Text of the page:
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Mixing tyres??

Discussion in 'Riding Gear and Bike Accessories/Parts' at netrider.net.au started by removed-6, Mar 21, 2007.

  1. OK the rear is gooooooooone so I need a new one, what are the implications of mixing tyres as I don't want the same ones again? I have Bridgestone BT014's now, and would like to put something like a Qualifier on the rear, what effect will this have on the bike? Do I really need to change both?

    Does anyone want to buy a BT014 front to solve my dilemma? :grin:
  2. If the tyres are of similar compunds (ie both soft, medium hard or whatever) I don't see a problem.
    Even if they aren't, it could only be a factor till you get used to the different handling at whichever end of the bike.
    Mind you, in my opinion, even having a new Brand X on one end and an old Brand X on the other end can cause handling differences, due to tread squirm, different compounds exposed on teh new Vs old tyre etc.
    I think the whole one brand, one type warning originated on the 70's when radials came out, and a radial and a bias ply can cause some fun times. Today I think so long as they're both the same construction, you'll be fine.
    I run a D 205 on the rear and a barracuda on the front, on the Z, I ran a Barracuda front and a Michelin front (yes I know!) on the rear for a short time.

    Regards, Andrew.
  3. i dont see a major problem with it on both my bikes i have different tyres front and back with no dramas got a maxxis supermax on the front and a pp on the back

    battleaxe on the front of the gs and some sort of mitchlin on the back
  4. I think itd be ok...aslong as your not riding track day fast. Normal street should be no problems, unless you ride superfasstt on your local twisties.
  5. Incidentally Triway I think you're going about it backwards. Why have a soft rear and a harder front? Back tyres just wear out, it's much more important to have a grippy front. I'd put the matching 014 on, they're not a bad tyre and they'll outwear a qualifier.
  6. Sometimes you don't get a choice; I have a BT-020 on the rear, but Bridgestone don't make a BT-20 in 16" size, so I run a (softer) BT-014 on the front. It seems to work well; (just need to upgrade the rider :LOL:)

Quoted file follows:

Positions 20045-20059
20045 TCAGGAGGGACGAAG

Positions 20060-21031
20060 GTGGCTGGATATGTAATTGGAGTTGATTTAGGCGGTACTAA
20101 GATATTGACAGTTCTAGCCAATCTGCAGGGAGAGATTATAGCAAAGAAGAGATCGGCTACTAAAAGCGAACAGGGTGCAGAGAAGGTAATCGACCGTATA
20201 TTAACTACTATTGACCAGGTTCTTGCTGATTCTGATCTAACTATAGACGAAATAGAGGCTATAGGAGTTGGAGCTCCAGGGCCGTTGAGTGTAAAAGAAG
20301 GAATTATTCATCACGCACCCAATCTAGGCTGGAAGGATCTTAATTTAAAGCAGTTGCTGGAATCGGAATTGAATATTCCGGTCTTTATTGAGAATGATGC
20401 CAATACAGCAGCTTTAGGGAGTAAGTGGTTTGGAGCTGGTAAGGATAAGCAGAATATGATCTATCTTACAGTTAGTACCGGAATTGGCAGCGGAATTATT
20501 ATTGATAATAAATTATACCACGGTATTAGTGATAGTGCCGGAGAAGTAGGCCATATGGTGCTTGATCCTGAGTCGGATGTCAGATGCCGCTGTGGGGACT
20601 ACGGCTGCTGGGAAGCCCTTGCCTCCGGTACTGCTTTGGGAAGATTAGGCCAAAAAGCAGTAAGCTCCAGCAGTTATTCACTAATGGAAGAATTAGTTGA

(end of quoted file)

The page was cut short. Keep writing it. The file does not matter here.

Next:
7. Generally mixing tyres from the same general series is ok, but yes the softer, grippier tyre should normally be on the front.

    Otherwise you can make your bike prone to front end loses (normally lowsides) when pushing hard.

    If the back lets go (due to a harder compound) then it's normally fairly standard to just ride around it... the front is considerably harder to catch.
  8. Yeah but the front doesn't need replacing, the back does. I may just replace it with another BT014 if they have one there tommorrow. They have been pretty good I guess.

    Maybe I should just trade it in on a 2007 model with new tyres :grin:
  9. HAH, nice work if you can get it!! Like the Texas oil millionaire who sold his Cadillac because the ashtrays were full!!

    A BT-014 will wear a little quicker on the rear than will a BT-020, but the BT-020 will give you pretty good grip anyhow. Why not try a 20 on the rear?
  10. If you want a good tyre put a metzler m3 on the rear and when your front is gone put a m3 on the front.I am getting 8000 ks out of the rear on a zx9r :grin: Soft sides hard centre :grin:
  11. Cant remember which tyres I used, but they were different brands (metzeler and bridgestone I think) but they rode very differently. I had used all the rubber on the rear (no chicken strips) but the front had about an inch either side, as the tyre was pitched differently. When I matched the Metzeler's, front and back, the problem was solved and was using all of my tyres surface.
    I would go and get two, if your going hard, or get as close to similair specs to the matching set. It aslo might matter how worn the front is, as this will probably change the pitch angle/rate of the bike.